|Eating away cancer
A CHILL wind blew through Jane Plant's
London in the autumn of 1987. The geochemist
and mother of two was diagnosed with breast
cancer. Her son was :ix and her daughter was
13, just starting to develop breasts herself.
Yet Singapore consumes considerably
less calcium, but has a much lower bone
fracture rate. But, just to appease those
dieticians who do see a preventive role for
calcium against osteoporosis - for they are
certainly the majority- Plant says her program
provides calcium from vegetables, "the same
source (from which) cows and
hippopotami obtain theirs". the question
remains, though: is it enough?
After five successive bouts of the cancer,
Professor Plant was given three months to
live. A large secondary cancer the size of a
}oiled egg was sticking out of her neck.
"My initial reaction was total despair," ;he
says. "It was only when I found the new diet I
had developed was working that I found I had
the spirit to fight."
And so, 14 years later, Plant is as busy as
ever as chief scientist at the British
Geological Survey. She has had no trace of
cancer for the past eight years and her general
health is good.
Such a recovery for someone with a
metastasised cancer - spread to the bones -
seems a little too good to be true. Plant does
not eschew conventional treatment; indeed,
she puts chemotherapy down as one half of
the formula that saved her life.
The other half was a simple change to her
diet. Taking a lead from many Asian countries,
where cancer rates are generally lower than in
the West, she took a look at her daily eating
Her diet had been good in most respects,
she says - except for the amount of dairy
produce in it. "I (was having) an organic :.) fat yoghurt almost every day and a lot u f
skimmed milk in my tea," she says.
Hardly an indulgent lifestyle, then. But
Plant became interested in various
controversial dietary studies - heavily
disputed, yet which seemed to indicate that
consuming dairy products increased the cancer
risk; not only of breast cancer, but lung cancer
as well, and, in men, prostate and testicular
So Plant changed her diet. And lived.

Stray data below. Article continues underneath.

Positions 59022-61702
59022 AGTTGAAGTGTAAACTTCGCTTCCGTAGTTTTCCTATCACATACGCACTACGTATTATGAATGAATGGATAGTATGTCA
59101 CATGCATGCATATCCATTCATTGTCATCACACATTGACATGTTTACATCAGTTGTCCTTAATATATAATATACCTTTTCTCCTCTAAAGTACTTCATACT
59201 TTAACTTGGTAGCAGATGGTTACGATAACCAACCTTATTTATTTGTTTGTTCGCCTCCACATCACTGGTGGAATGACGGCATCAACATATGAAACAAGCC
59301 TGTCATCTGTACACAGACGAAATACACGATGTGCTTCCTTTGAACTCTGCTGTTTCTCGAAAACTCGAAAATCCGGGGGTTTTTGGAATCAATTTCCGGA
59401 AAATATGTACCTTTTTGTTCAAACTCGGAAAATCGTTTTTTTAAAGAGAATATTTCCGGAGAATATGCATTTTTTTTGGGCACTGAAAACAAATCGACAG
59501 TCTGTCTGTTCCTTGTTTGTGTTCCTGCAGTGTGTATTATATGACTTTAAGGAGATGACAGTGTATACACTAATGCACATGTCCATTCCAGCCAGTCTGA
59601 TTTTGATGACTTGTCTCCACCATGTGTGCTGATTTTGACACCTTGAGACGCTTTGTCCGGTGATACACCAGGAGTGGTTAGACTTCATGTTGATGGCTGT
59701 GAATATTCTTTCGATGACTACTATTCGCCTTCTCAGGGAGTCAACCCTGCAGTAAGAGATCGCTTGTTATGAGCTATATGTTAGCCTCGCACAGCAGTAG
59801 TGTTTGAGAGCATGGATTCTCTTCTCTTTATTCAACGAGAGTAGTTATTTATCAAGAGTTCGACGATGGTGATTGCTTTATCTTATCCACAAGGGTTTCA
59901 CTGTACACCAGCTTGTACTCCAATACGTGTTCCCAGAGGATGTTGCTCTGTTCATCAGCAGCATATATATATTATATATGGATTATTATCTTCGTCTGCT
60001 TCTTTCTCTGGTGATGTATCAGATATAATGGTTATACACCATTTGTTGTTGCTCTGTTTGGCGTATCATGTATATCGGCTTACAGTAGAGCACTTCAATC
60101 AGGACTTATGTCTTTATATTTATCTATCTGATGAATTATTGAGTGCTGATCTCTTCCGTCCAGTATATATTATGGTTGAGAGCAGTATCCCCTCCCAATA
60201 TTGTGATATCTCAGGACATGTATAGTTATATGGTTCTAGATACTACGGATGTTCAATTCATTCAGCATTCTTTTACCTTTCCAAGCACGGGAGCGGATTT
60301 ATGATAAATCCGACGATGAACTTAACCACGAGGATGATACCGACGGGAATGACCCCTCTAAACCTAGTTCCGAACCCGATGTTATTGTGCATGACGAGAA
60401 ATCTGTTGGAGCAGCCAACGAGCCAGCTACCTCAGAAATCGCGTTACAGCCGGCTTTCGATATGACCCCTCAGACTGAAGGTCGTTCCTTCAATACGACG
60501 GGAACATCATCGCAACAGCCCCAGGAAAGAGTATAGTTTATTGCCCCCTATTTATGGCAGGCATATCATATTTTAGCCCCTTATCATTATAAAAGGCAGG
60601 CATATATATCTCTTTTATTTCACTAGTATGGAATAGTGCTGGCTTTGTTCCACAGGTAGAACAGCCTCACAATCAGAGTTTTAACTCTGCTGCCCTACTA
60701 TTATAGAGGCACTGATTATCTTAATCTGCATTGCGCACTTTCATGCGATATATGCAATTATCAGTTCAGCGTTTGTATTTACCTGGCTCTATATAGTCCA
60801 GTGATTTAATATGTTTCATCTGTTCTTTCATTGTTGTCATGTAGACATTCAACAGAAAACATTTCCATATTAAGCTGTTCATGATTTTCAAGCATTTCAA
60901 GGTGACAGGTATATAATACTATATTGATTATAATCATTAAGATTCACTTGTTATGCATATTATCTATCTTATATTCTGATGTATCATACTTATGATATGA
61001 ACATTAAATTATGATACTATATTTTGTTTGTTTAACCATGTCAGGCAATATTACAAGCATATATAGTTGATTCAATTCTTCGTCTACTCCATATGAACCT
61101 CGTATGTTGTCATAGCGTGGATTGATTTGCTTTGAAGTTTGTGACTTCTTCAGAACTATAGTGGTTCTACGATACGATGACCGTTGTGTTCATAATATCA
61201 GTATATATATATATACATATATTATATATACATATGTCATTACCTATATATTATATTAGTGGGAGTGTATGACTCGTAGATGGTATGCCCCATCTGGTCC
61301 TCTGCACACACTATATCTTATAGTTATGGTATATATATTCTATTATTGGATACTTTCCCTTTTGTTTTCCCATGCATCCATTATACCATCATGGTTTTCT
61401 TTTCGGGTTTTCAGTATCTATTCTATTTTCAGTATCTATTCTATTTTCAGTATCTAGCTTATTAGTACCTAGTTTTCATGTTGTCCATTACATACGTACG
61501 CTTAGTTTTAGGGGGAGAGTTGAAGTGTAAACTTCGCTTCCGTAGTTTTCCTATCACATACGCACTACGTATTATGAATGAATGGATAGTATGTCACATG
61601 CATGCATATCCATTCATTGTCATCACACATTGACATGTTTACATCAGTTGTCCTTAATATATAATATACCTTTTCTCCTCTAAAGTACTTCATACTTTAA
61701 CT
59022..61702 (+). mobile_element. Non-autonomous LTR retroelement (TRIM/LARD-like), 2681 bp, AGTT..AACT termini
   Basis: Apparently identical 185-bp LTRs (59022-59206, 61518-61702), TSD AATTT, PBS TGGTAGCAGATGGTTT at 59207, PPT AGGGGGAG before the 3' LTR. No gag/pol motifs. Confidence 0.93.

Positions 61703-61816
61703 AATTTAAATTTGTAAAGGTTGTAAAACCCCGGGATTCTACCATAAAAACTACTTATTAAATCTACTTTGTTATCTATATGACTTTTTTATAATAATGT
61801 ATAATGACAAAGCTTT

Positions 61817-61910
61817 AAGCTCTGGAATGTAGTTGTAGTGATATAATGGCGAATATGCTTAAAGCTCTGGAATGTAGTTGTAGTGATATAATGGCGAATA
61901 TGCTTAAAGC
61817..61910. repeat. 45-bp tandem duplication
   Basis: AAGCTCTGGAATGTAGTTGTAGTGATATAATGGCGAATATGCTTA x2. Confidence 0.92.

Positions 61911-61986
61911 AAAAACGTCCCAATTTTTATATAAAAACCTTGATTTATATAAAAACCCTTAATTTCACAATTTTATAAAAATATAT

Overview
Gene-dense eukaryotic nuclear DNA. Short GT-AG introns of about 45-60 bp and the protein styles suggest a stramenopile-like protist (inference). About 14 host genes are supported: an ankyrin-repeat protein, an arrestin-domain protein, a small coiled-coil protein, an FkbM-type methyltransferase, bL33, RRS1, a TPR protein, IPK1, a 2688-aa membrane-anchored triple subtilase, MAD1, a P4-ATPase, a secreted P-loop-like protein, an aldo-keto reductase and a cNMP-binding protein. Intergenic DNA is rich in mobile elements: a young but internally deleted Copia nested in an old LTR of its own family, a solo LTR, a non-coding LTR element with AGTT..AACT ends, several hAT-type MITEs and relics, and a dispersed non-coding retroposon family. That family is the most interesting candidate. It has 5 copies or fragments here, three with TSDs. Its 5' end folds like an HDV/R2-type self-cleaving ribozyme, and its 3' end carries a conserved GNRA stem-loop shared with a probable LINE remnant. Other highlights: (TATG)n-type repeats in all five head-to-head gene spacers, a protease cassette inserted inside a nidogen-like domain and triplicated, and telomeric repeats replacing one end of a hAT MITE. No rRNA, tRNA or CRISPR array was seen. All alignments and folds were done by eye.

Now she is even more strident in her
rampage against milk, particularly in respect
to hormones and growth factors it contains. With every new cancer-fighting trend comes
a book. From Plant we now have her second, The Plant Program, co-authored with her
friend Gill Tidey and replete with recipes, as a
follow-up to the first book, Your Life in Your
When she had active cancer, Plant avoided
animal products. Now she is on the preventive
phase of The Plant Program.
It's a busy career woman's diet that goes a
little like this: on weekdays a dose of brewer's
yeast and kelp tablets.
Then an organic boiled egg with wholemeal
bread and grilled tomatoes and fruit. At the
weekend a (milk-free) omelette.
Lunch is generally a baked potato filled with
humus, and dinner red pepper soup, followed
by Asian salad, chicken and tomato curry, and
finished off with a sorbet.
But not everyone is convinced. Milk
producers dispute the veracity of the
cancerous claims around milk. Many
dieticians decry the lack of calcium without
milk, leading to an osteoporosis risk.
Plant is unmoved. She is not convinced of the
calcium and osteoporosis link, for a
start. Americans and Scandinavians, she
claims, consume the highest amounts of
dairy produce in the world, but have the
highest bone fracture rates.
Plant professes to be heart healthy and
cancer free. And who's to argue with that?
So if she had to pick the best Asian menu
for avoiding cancer, what would
"Thai," she say s. But as
become Westernised and follow our diet, their
rates of breast cancer increases."
The Plant Program, Reci pes for FightingBreast Cancer - Healthier Li ving for Everyone is published In, Penguin (it S30.